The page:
In addition to such standard Tokugawa texts as 解體新書, Duke has 63 Edo-era medical manuscript volumes of medical lectures transcribed by students, the papers of a Methodist missionary, Mary McMillan, which detail her services to the hibakusha, the survivors of the atomic bomb attacks on Hiroshima and Nagasaki, as well as her peace activism and a collection of materials related to the effects of the the atomic bombing; see Hachiya Michihiko and Dr. Warner Wells who was a surgical consultant to the Atomic Bomb Casualty Commission as well as the Leon S. Adler papers which document the destruction of Hiroshima, Nagasaki and Okinawa.
Duke has collected widely on issues relating to Japan's colonial experience in Taiwan, Korea, Manchuria and China in Chinese, Japanese and Korean. Materials include two newspaper databases (the Taiwan Nichinichi shinpō and the Keijo nippō), reprints of overseas editions of the Asahi and the Mainichi newspapers, government documents from the Taiwan Governor General. materials on the comfort women, literature written in Japanese in Taiwan or Korea, Buddhism in Korea in the colonial period and more.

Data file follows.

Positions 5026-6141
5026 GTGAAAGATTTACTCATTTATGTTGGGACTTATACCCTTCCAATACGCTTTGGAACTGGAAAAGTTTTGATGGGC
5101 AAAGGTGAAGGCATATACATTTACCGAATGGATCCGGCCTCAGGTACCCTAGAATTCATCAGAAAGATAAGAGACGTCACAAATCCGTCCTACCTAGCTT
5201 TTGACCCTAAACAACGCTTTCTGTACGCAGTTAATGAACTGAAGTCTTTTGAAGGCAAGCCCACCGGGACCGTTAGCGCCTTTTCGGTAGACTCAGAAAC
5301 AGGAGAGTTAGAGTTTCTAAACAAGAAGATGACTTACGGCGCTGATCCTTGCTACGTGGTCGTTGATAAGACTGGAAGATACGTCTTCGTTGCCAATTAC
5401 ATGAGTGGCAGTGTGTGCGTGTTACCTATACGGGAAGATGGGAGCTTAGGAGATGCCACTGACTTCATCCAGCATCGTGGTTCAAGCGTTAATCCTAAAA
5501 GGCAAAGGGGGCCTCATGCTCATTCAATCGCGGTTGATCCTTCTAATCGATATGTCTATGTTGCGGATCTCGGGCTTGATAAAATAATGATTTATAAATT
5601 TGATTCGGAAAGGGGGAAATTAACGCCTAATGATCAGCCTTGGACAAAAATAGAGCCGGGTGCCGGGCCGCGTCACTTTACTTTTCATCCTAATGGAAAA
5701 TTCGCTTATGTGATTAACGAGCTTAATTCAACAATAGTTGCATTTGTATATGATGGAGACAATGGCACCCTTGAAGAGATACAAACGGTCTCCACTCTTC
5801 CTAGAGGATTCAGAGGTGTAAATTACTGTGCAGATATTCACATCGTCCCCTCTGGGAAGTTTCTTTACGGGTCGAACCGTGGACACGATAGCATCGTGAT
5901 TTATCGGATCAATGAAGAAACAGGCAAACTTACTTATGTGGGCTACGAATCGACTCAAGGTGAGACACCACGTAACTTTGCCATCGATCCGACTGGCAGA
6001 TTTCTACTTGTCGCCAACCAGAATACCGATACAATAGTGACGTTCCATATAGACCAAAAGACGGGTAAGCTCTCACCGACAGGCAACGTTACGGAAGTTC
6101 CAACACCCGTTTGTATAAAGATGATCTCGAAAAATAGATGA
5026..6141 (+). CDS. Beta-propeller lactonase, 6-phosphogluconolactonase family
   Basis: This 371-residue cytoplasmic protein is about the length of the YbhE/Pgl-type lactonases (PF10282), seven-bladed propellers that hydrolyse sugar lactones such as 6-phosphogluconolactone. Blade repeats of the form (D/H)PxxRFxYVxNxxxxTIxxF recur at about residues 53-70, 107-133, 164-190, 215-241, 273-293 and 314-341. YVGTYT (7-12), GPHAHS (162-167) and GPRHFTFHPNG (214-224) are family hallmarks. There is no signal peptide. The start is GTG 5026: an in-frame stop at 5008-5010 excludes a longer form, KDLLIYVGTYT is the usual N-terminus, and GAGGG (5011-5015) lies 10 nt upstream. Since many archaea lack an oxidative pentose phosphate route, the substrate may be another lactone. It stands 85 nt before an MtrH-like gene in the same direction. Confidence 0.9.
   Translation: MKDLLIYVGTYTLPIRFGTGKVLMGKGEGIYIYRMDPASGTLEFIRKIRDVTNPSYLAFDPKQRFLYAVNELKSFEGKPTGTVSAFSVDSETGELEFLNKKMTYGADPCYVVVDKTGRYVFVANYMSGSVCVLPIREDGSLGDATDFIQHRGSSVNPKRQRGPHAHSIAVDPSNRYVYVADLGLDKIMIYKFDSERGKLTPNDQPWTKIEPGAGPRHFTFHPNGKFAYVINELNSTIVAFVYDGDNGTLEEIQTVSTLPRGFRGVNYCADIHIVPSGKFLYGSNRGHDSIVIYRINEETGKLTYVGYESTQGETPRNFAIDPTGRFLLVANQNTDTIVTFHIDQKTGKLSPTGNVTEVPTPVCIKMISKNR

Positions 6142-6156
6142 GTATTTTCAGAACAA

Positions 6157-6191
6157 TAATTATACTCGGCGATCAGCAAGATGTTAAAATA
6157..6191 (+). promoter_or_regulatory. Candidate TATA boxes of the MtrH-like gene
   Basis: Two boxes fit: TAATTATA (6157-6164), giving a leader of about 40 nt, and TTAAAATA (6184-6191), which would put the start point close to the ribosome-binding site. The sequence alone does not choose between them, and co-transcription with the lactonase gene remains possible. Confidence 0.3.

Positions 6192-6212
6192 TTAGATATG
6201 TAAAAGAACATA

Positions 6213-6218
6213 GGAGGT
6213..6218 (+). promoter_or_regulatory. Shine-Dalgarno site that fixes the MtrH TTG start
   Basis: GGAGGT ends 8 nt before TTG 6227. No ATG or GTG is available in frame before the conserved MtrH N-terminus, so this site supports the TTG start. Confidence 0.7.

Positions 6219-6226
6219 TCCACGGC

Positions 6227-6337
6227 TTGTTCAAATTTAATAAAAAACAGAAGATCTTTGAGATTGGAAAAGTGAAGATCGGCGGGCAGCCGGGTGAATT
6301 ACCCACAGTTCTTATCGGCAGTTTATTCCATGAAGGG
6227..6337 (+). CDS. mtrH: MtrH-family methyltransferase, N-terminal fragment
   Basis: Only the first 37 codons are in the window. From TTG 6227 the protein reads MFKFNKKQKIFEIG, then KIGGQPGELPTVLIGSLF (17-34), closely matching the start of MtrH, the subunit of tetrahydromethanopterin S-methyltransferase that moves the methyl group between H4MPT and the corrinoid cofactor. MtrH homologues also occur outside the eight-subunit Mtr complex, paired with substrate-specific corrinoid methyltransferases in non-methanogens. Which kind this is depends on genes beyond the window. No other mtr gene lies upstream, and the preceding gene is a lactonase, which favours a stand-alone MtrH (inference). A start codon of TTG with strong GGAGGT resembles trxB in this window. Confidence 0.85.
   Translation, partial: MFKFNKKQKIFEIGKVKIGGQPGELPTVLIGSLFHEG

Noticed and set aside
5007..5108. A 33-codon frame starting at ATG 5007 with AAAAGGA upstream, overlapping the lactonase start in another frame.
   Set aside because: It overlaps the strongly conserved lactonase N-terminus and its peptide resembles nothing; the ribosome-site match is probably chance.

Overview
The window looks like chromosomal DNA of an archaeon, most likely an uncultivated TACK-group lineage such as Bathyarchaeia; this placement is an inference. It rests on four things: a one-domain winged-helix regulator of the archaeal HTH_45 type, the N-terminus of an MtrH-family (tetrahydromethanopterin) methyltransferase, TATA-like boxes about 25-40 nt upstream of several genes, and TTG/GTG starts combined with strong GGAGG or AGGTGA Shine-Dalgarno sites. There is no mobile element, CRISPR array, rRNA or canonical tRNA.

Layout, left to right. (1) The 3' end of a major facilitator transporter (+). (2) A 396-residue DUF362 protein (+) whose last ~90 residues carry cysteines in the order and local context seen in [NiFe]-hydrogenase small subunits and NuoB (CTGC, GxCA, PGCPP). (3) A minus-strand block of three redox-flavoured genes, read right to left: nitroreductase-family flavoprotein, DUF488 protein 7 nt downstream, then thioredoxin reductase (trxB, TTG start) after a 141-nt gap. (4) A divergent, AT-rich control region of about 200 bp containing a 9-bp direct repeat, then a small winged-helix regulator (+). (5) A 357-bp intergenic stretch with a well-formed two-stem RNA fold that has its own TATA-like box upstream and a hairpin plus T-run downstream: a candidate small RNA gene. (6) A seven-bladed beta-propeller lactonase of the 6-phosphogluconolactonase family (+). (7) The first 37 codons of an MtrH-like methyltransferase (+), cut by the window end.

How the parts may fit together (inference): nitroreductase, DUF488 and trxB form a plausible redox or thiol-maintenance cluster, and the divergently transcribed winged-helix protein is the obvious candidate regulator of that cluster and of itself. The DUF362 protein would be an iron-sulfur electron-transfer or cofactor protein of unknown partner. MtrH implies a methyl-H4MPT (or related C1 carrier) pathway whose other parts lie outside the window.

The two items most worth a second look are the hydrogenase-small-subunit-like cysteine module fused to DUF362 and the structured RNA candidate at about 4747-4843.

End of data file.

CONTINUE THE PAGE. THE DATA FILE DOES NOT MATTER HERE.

Duke's focus has been on 19th and 20th century Japanese Buddhism. Notable resources include: Chūgai nippō, Shaji torishirabe ruisan, the collected works of Ikeda Daisaku and other materials related to the Soka gakkai, and the D. T. Suzuki Documentary Project Collection. The Divinity School library, together with Rubenstein, has collected missionary papers.
Duke has a strong collection of economists' papers in special collections. Several economists had interests in and/ or experience in Japan: Martin Brofenbrenner served in the Occupation; two Nobel prize winners', Paul Samuelson and Franco Modigliani, as well as Leonard Silk, Robert W. Clower, and Juanita Morris Kreps had research interests in Japan. It is possible to search within the finding aids for the collection to identify relevant material.